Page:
NCR self checkout

The average increase in stock loss through scan and go was between 0.01% and 0.29% of sales, and 0.01% for self-checkout tills. 

Loss of stock is more likely when customers use scan and go technology compared to self-checkouts, according to research.

The report, Self-checkout in retail: measuring the loss, from checkout manufacturer NCR and the community ECR shrinkage and on-shelf availability group, found the average increase in stock loss through scan and go was between 0.01% and 0.29% of sales value. This is in contrast to stores with self-checkout tills, which had an average of 0.01% sales value loss.

Scan and go technology was therefore up to 29% more likely to result in shrinkage compared with self-checkout tills.

However, self-service tills did not fare well in comparison to staffed checkouts. The grocery retailers polled with fixed self-service checkouts recorded stock loss between 33% and 147% higher than those using only staffed checkouts.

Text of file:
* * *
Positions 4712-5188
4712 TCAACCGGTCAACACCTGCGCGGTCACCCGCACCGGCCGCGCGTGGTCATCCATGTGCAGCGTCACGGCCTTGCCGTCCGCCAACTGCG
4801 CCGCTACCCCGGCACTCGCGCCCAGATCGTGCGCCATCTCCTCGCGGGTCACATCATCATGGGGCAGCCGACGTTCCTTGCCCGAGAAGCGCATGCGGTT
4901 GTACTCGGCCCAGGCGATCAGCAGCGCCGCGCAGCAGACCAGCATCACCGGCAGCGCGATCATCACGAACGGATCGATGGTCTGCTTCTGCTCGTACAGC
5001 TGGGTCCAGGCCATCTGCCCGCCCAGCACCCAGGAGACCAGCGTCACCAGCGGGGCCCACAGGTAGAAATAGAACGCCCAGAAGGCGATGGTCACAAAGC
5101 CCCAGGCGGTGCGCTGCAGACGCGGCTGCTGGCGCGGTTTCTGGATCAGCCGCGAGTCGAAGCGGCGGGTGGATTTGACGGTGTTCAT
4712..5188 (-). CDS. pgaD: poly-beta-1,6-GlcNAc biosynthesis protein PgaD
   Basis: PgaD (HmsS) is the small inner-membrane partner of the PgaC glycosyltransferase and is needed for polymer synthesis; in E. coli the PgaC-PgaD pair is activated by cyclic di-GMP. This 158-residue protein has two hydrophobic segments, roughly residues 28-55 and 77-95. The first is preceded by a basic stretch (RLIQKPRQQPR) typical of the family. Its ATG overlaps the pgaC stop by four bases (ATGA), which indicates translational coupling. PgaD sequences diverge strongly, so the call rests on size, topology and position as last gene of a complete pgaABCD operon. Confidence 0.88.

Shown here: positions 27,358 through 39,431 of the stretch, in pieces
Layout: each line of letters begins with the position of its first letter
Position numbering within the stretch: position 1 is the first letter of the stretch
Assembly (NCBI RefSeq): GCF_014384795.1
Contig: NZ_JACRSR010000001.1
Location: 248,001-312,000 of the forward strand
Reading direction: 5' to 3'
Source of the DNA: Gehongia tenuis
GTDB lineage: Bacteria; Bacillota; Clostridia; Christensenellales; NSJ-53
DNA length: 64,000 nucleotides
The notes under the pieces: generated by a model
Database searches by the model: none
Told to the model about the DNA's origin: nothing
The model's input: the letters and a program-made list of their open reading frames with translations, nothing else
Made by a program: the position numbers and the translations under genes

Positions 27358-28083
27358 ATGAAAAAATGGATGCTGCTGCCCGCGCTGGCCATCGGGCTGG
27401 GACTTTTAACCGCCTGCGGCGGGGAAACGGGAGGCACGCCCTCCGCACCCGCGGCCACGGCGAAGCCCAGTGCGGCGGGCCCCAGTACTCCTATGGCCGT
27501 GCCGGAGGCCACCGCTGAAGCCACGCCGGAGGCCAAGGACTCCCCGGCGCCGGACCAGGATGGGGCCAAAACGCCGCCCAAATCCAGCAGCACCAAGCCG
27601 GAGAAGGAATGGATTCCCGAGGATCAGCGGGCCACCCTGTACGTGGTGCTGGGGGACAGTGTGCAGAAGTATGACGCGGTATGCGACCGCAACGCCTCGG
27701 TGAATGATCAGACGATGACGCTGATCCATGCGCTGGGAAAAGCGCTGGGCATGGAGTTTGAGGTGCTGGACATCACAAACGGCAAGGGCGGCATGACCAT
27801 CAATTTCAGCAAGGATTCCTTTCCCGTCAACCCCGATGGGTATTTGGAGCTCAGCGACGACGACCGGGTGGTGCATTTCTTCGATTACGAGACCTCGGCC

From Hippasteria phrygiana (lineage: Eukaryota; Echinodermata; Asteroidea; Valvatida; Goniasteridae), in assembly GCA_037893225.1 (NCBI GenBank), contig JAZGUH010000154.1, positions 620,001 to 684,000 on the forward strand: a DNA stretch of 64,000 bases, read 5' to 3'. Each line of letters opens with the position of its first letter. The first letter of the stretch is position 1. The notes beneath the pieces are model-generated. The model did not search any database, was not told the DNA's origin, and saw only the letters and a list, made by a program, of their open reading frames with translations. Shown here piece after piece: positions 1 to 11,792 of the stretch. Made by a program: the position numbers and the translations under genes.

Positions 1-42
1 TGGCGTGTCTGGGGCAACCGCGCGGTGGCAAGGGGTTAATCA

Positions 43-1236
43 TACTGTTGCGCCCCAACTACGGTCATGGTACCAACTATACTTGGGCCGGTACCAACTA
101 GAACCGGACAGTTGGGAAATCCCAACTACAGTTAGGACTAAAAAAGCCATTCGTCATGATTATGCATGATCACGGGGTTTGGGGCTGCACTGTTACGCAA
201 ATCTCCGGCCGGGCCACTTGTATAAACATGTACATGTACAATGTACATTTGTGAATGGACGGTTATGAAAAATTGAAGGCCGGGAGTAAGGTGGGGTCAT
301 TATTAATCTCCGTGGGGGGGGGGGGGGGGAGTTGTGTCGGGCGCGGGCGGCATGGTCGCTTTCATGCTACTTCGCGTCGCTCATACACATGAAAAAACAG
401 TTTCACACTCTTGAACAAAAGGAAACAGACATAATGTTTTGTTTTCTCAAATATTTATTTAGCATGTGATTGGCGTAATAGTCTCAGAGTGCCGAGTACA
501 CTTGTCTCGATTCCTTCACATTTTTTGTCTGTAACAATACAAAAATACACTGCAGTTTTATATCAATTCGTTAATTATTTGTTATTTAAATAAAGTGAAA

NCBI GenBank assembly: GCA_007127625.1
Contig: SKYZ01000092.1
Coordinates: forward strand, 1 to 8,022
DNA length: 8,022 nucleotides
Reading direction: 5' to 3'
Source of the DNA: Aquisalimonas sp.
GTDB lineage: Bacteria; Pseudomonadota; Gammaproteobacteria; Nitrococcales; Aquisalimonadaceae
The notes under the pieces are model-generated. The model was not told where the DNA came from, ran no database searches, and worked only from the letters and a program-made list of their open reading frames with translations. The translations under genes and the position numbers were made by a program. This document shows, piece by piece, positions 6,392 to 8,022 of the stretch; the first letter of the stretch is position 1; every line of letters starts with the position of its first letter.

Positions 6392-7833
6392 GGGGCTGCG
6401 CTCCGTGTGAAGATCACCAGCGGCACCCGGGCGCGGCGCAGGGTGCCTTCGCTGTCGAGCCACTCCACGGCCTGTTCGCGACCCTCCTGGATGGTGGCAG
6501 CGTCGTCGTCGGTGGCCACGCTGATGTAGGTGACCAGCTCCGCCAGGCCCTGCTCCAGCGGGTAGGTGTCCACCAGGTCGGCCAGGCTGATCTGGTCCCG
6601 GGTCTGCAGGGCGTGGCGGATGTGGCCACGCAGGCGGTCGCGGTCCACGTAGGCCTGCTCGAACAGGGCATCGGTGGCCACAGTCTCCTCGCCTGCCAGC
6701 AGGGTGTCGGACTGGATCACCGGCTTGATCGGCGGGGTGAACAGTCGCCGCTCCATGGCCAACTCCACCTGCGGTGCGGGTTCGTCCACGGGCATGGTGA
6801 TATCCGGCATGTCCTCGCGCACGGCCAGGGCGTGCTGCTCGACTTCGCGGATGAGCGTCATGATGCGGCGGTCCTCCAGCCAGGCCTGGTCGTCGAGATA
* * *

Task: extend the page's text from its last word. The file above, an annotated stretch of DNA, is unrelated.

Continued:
Stores with at least half of transactions carried out through self-service tills can also expect shrinkage levels to increase by at least 30%. For retailers with more than 7-10 self-scan machines, it could be as high as 60%.

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Kalyna Stiles, global store transformation senior consulting director at NCR, attributes the greater loss of sales from scan and go versus fixed self-checkouts to inconsistency in how retailers manage the technology. “Guardianship for scan and go ranges from no checks to checking all transactions. Providing a consumer-friendly level of technological and operational guardianship is critical to minimising potential losses,” she told The Grocer.

“This can be done through a controlled exit point, or an appropriate audit based on the trust level shoppers have achieved from past performance,” she said. “The technology also needs to work in a sound way throughout stores to track consumer behaviour, such as sensors monitoring how they touch and move products.”